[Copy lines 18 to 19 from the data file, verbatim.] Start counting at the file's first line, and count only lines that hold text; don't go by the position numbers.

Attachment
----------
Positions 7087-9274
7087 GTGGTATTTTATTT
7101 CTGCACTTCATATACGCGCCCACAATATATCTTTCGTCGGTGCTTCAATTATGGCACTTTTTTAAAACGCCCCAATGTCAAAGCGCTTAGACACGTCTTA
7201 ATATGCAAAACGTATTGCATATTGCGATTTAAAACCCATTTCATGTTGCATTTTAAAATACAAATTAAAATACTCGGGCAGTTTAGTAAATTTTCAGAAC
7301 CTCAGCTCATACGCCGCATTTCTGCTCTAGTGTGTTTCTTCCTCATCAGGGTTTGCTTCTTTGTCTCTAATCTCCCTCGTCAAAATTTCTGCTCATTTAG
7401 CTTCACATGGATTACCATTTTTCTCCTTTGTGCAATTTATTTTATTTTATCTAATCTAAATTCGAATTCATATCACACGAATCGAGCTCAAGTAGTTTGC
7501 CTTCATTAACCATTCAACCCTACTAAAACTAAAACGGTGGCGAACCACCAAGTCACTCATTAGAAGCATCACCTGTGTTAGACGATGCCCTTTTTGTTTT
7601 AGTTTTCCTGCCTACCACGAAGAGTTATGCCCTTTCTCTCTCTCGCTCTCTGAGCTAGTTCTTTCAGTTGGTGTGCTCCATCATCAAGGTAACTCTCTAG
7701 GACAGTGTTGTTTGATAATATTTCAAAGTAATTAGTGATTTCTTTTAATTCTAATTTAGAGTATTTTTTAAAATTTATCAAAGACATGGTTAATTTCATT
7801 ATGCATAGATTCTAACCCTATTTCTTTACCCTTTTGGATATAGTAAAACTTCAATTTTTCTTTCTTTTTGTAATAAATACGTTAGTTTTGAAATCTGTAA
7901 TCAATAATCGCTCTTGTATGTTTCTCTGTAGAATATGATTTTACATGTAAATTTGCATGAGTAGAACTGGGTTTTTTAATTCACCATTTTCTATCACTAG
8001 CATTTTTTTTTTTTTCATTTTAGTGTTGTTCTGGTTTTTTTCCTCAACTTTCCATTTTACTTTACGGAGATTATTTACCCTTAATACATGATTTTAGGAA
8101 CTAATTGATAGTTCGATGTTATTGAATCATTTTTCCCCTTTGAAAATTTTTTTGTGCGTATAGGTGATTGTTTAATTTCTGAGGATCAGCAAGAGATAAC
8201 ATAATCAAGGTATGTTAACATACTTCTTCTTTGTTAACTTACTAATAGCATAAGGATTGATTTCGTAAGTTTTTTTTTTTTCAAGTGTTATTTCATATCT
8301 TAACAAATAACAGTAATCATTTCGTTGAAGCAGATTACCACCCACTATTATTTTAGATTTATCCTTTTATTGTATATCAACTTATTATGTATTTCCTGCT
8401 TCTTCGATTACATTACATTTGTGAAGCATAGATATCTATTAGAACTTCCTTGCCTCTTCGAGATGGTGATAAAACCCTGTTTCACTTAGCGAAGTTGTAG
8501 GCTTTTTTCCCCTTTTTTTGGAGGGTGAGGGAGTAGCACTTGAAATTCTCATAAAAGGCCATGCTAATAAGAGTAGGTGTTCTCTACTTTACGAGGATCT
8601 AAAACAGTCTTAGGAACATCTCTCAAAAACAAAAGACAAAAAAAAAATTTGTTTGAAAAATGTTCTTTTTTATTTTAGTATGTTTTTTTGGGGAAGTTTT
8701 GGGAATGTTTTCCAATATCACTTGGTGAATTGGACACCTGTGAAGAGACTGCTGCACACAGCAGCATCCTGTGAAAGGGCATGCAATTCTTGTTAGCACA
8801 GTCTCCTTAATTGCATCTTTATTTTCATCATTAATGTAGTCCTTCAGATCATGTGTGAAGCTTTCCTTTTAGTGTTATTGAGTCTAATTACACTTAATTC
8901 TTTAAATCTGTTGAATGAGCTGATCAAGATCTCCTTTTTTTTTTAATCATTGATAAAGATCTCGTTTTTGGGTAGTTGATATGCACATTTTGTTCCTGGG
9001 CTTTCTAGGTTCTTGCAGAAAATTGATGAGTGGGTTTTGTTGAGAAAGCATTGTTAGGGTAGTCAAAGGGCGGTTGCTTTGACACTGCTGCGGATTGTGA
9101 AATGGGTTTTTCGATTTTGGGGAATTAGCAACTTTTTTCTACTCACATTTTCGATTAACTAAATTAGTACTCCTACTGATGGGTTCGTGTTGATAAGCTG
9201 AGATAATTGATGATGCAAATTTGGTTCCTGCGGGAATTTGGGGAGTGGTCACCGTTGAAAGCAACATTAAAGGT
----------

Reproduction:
8601 AAAACAGTCTTAGGAACATCTCTCAAAAACAAAAGACAAAAAAAAAATTTGTTTGAAAAATGTTCTTTTTTATTTTAGTATGTTTTTTTGGGGAAGTTTT
8701 GGGAATGTTTTCCAATATCACTTGGTGAATTGGACACCTGTGAAGAGACTGCTGCACACAGCAGCATCCTGTGAAAGGGCATGCAATTCTTGTTAGCACA